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New Congress to Have Eleven Jews

There will be at least eleven Jewish members of the House of Representatives of the Seventy-fourth Congress, according to returns received here today.

New York State’s five Jewish Congressmen were all re-elected in the Democratic landslide. They are E. Celler, Samuel Dickstein, William I. Sirovich, T. A. Peyser and Sol Bloom.

Connecticut returned two Jewish Congressmen to Washington, H. P. Koppleman, of Hartford, and young William M. Citron, of Middletown, who won the designation of Congressman-at-large on the Democratic ticket after a nip-and-tuck battle.

SABATH RE-ELECTED

Adolph J. Sabath, who has frequently been mentioned for the Speakership of the House, was returned for his fifteenth consecutive term by his Chicago constituency.

Another veteran of the Washington scene won re-election in California when Mrs. Florence P. Kahn, who was first appointed to Congress in 1925 on the death of her husband, Congressman Julius Kahn, triumphed in San Francisco, her home city. She is a Republican and is the senior woman member of the House.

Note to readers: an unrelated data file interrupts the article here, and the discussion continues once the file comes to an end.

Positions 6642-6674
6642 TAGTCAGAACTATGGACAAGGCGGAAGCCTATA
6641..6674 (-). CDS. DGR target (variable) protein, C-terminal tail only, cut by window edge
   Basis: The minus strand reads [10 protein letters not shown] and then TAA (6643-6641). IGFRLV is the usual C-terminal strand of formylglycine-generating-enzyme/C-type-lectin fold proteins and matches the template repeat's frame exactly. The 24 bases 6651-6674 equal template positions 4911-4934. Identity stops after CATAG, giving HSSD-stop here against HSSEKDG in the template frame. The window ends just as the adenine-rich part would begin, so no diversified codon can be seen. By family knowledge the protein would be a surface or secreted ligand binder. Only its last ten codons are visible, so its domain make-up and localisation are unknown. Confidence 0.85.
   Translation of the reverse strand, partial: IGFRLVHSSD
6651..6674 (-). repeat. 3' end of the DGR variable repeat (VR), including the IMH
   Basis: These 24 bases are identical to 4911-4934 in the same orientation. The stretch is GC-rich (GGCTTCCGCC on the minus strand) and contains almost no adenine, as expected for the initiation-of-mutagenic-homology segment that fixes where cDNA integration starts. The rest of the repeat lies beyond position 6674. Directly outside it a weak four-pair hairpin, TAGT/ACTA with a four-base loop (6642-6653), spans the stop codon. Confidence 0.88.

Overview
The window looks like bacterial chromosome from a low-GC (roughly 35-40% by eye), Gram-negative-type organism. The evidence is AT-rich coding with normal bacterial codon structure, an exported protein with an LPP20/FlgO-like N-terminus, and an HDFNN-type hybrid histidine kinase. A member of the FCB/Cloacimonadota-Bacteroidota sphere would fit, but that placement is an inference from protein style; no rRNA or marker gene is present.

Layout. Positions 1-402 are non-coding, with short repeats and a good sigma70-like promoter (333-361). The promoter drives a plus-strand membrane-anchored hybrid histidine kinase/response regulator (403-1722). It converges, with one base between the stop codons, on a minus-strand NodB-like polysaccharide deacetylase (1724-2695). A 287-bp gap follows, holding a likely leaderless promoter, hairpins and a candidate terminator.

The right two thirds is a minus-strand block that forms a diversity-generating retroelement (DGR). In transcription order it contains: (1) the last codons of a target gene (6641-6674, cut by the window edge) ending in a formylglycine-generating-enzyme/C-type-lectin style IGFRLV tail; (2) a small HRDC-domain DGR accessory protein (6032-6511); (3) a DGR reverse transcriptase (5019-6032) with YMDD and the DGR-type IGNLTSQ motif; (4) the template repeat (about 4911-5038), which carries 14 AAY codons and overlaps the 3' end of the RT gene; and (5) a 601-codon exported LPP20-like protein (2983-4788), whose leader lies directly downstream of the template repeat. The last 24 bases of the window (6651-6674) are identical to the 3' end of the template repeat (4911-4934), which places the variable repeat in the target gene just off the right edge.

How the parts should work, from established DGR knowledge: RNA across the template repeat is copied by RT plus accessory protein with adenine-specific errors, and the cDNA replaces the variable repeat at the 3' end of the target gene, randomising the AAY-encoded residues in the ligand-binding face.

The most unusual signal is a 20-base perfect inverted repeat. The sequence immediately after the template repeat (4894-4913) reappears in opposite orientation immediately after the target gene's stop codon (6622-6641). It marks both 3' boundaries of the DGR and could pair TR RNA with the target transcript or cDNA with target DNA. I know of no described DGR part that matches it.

Representative I. Bacharach, Republican, of Atlantic City, New Jersey, was re-elected despite the handicap of a serious illness which caused him to curtail his campaign activities.

Henry Ellenbogen of Pittsburgh, a Democrat elected to his first term in Congress in 1932 in a Republican stronghold, was also re-elected. Ellenbogen is known as one of the hardest workers in Washington. Like Koppleman, he declined to take the first-termer”s traditional back seat and pressed several important legislative battles. He is thirty-four years old and one of the youngest members of the House.

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